"He’s a legit player for us, and he’s right in the middle of all our planning and all of our preparation," Carroll said. "You have to deal with him in our offense. He’s going to be moved around to a lot. He'll be in a lot of different spots. He can do everything. We’re really pumped about him coming back. He looks so confident, which he always has. We had to make him prove it a little bit. But once we got a hold of the kind of dynamic player that he is, we used the heck out of him, and he’s going to get a lot of play time, a lot of stuff happening his way. Really helps Doug [Baldwin], really helps [Jermaine] Kearse. Those guys are great complements."
One of the things Lockett has focused on this offseason is beating press coverage. Some pegged Lockett, at 5-foot-10 and 182 pounds, exclusively as a slot receiver coming out of college. But according to ESPN Stats & Information, he lined up outside on 65.6 percent of his routes last season. And 63 percent of Lockett's receiving yards came when he set up out wide.
"The biggest thing is I’ve been going against Richard about 95 percent of the camp, and he’s just made me a better player," Lockett said. "Going against Richard (Sherman), I’ve got to be able to move him and get him off at the line, and I can’t use the same stuff every time because he’s a smart defender, so I’ve got to switch some things up.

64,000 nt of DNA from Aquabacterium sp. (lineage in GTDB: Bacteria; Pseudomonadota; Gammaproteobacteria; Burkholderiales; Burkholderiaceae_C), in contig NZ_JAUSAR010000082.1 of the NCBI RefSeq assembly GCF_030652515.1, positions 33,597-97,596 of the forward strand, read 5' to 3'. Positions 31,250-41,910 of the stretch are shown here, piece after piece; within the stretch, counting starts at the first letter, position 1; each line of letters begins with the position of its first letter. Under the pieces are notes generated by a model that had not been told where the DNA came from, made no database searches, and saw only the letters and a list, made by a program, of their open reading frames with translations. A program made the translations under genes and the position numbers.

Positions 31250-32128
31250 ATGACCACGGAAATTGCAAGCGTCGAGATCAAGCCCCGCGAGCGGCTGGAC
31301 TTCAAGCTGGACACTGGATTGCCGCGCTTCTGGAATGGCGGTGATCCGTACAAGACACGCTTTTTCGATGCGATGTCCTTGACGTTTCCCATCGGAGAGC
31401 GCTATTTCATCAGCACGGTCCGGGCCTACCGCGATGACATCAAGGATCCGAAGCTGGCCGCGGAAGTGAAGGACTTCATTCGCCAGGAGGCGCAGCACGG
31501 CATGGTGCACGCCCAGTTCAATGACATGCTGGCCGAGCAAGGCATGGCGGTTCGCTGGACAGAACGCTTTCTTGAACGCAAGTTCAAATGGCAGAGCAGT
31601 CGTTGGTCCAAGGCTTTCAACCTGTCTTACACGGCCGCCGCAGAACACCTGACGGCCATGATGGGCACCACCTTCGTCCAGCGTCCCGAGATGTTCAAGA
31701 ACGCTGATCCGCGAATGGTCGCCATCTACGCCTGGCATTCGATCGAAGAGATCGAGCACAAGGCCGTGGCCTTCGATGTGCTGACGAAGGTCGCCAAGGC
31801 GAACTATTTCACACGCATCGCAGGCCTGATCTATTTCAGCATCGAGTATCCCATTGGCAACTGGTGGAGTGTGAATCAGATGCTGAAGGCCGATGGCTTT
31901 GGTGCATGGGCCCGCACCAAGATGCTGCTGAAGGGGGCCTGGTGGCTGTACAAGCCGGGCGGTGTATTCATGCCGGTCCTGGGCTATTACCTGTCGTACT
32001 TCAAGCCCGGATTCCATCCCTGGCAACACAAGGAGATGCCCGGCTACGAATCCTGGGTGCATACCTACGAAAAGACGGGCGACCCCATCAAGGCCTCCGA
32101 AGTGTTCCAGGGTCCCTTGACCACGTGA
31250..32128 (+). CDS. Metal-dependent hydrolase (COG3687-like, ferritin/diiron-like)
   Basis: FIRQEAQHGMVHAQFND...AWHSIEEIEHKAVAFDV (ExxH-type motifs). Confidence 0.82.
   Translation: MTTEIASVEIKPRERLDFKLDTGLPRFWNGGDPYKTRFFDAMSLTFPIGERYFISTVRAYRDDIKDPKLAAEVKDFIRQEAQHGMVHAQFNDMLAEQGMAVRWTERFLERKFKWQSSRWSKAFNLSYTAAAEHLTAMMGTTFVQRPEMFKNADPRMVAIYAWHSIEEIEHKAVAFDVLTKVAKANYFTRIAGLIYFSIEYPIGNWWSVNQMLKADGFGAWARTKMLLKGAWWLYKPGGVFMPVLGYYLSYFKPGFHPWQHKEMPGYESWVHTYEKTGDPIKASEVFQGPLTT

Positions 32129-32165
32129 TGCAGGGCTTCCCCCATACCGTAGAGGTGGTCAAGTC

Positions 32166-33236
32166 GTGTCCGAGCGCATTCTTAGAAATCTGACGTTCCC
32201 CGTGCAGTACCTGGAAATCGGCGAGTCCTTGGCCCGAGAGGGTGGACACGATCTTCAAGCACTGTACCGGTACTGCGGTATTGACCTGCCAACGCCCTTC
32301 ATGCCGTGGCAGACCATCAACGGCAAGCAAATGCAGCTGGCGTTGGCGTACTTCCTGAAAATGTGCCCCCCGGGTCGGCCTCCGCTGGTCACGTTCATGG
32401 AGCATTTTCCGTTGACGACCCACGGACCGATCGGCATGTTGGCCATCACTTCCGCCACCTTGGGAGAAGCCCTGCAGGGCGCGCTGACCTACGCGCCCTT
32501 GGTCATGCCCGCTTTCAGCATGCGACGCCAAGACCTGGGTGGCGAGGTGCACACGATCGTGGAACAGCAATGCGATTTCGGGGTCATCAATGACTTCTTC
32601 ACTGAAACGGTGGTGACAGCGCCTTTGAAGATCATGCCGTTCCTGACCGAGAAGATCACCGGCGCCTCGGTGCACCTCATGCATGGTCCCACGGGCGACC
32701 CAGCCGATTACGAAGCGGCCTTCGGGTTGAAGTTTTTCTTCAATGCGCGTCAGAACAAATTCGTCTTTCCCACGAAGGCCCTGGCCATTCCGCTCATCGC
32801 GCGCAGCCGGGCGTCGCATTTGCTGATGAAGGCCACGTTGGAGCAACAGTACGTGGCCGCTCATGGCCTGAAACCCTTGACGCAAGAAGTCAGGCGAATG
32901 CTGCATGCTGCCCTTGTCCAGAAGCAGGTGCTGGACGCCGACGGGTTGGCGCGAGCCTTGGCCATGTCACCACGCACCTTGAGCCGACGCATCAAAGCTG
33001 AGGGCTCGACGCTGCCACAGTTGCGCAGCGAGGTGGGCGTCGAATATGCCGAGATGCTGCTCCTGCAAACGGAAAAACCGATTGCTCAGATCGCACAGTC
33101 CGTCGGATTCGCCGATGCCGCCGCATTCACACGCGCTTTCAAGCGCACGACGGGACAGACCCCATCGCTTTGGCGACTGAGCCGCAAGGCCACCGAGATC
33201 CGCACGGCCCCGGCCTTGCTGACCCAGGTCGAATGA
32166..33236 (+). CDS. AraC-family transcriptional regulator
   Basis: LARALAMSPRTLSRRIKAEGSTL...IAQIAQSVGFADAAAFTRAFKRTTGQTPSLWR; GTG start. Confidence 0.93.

"And if things don’t work, at least it doesn’t work in practice against him. If it does work, he’ll let me know and be like, ‘Hey, that was a good release. That really does work.’ And it just makes it easier for me to go against anybody else, especially on other teams, after I go up against the best DB in the league."
As a rookie, Lockett owned the #5 fantasy points per target (FP/T) in standard formats (#3 in PPR), and he plays in a historically efficient passing offense. The only issue is volume. Lockett saw just 69 targets in 2015, but averaged 5.4 T/G (and 57.1 yards) over the final nine games of the season, including the playoffs. That’s an 86-target (and a 913-yard) pace, so if he’s able to maintain his 1.48 FP/T, it would yield 128 fantasy points, which is about what Rueben Randle scored as the #28 WR last year. If Lockett is going to crack the top 20, he’ll need to see 6.0+ T/G. The good news is that Russell Wilson has increased his pass attempts in each of the last three seasons, and with Marshawn Lynch retired, it sounds as if there will be more opportunity in the passing game for Lockett.